Front Tooth Replacement: What's the Best Option for You?

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When you were a child, losing your front teeth was an exciting rite of passage. As an adult, a chipped or missing front tooth isn't as cute. Usually the result of some type of trauma, a chipped, cracked or accidental removal of your front tooth can leave you in pain and feeling self-conscious. With proper care, however, you won't have to deal with pain and embarrassment for long. Front tooth replacement options depend on the condition of remaining teeth, and your dentist can help you choose one of the following ways to fix your teeth and restore your smile. 

Front Tooth Emergency

Chipping a tooth when eating hard foods, grinding teeth or bumping your mouth might be painful, but it's unlikely your dentist will consider it an emergency. In most cases, you can make a regular appointment with your dentist in the next day or two to discuss your options and have the chip filled. Unfortunately, if your front tooth is knocked out completely, you may need emergency care. The American Association of Endodontists warns that you should be seen by a dentist or endodontist within 30 minutes of the accident. If possible, pick up the tooth by the crown (not the roots) and keep the tooth moist in a cup of milk. You can also try rinsing the tooth and putting it back into the socket to keep it moist, as long as doing so isn't painful. Bring the lost tooth with you to your appointment. In some cases, the original tooth can be saved if you're seen up to an hour after it was knocked out. 

Chipped, Cracked, and Missing Tooth Options

If your dentist can't save the tooth, or your tooth is only partially cracked or chipped, you'll need to discuss front tooth replacement options. 

  • Bonding. If you only have a small crack or chip and the rest of your tooth is in good condition (not requiring a root canal or extraction), your dentist may be able to bond your tooth. This involves molding a composite material to cover the crack or chip, which is then cured to mimic the hardness of tooth enamel. Bonding can last for five to 10 years and can perfect your smile when full tooth extraction isn't required.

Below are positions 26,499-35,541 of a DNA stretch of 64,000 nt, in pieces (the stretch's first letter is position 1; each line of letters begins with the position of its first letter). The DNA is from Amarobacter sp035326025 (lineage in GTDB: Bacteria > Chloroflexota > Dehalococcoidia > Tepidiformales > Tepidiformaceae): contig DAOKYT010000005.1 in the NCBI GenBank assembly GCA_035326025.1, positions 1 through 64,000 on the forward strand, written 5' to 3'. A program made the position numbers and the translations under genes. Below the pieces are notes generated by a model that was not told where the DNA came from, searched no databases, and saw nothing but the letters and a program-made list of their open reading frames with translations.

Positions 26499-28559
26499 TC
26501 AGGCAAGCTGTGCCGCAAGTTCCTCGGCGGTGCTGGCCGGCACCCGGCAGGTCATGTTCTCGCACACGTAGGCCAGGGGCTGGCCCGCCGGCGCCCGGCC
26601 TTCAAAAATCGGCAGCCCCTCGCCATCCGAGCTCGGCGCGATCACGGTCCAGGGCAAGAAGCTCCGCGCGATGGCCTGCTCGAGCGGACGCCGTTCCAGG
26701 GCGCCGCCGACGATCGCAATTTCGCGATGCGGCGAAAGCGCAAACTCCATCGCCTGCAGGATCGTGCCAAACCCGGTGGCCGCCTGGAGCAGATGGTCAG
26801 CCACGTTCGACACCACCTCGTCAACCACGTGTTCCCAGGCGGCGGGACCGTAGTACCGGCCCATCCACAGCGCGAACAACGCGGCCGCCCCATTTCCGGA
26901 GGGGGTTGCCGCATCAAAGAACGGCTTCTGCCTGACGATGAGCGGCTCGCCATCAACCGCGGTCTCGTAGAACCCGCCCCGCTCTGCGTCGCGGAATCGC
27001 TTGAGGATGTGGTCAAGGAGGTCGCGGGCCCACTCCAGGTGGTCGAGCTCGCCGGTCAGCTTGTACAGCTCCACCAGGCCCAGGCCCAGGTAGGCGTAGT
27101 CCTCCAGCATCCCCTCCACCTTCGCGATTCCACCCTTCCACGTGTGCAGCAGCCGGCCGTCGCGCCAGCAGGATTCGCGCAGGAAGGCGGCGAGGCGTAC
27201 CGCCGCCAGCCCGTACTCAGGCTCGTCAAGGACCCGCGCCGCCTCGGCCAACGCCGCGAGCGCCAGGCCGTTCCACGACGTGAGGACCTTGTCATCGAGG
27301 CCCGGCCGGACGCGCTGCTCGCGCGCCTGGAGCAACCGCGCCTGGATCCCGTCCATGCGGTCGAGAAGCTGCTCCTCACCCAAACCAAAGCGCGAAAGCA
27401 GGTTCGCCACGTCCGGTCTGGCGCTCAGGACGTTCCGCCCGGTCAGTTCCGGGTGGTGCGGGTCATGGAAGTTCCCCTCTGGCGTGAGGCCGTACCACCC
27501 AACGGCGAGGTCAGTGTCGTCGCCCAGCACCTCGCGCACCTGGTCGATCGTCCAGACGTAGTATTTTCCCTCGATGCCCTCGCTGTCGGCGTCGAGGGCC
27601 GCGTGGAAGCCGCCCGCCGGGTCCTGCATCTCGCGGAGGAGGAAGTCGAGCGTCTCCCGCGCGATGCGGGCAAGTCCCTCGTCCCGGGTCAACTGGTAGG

• Implant. If your dentist decides to extract your tooth or your front tooth has been completely knocked out, they may suggest an implant. An implant is a post, typically made from titanium, that is placed and screwed into the bone to support a new false tooth. Implants require surgery, so you'll need to be in good health and have enough bone to support the implant. The American Dental Association warns that because the post must be placed and healed before a new tooth can be adhered, it can take 4-6 months for the process to be completed.
  • Fixed bridge. While an implant doesn't disturb adjacent teeth, a bridge actually uses adjacent teeth as leverage to hold a new tooth in place. Your dentist preps the two adjacent teeth by filing them in order to fit the bridge. The bridge looks like three or more teeth attached together over the gap. Bridges look and function like regular teeth and are usually less expensive and quicker than implants, making them a good alternative for emergency cases. 
  • Partial removable dentures. When you think about dentures, you might imagine full rows of teeth. But partial dentures can fill in teeth that have been extracted or knocked out without having to remove all of your teeth. Partial removable dentures are fitted to your mouth and adhered to your gumline or clasped to remaining teeth. The dentures can then be removed for cleaning. They are usually the least expensive option for missing teeth, but might not be as durable as other options. 

It doesn't need to be Christmas for you to want your two front teeth. If you're missing a tooth from the front of your mouth, getting it taken care of quickly and comfortably can help you avoid future issues. Talk to your dentist about your options, and you'll be able to choose a treatment that restores your smile and your confidence.

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Common Conditions During ADULTHOOD

As we get older, dental care for adults is crucial. Here are a few of the conditions to be aware of:

Gum disease – if your home care routine of brushing and flossing has slipped and you have skipped your regular dental cleanings, bacterial plaque and tartar can build up on your teeth. The plaque and tartar, if left untreated, may eventually cause irreparable damage to your jawbone and support structures, and could lead to tooth loss.

Oral cancer – according to the National Institute of Dental and Craniofacial Research, men over the age of 40 have the greatest risk for oral cancer. About approximately 43,000 people will be diagnosed with cancer of the mouth, tongue or throat area, and the ACS estimates that about 7,000 people will die from these cancers. The use of tobacco products and alcohol increases the risk of oral cancer. Most oral cancers are first diagnosed by the dentist during a routine checkup.

Dental fillings break down – fillings have a life expectancy of eight to 10 years. However, they can last 20 years or longer. When the fillings in your mouth start to break down, food and bacteria can get underneath them and can cause decay deep in the tooth.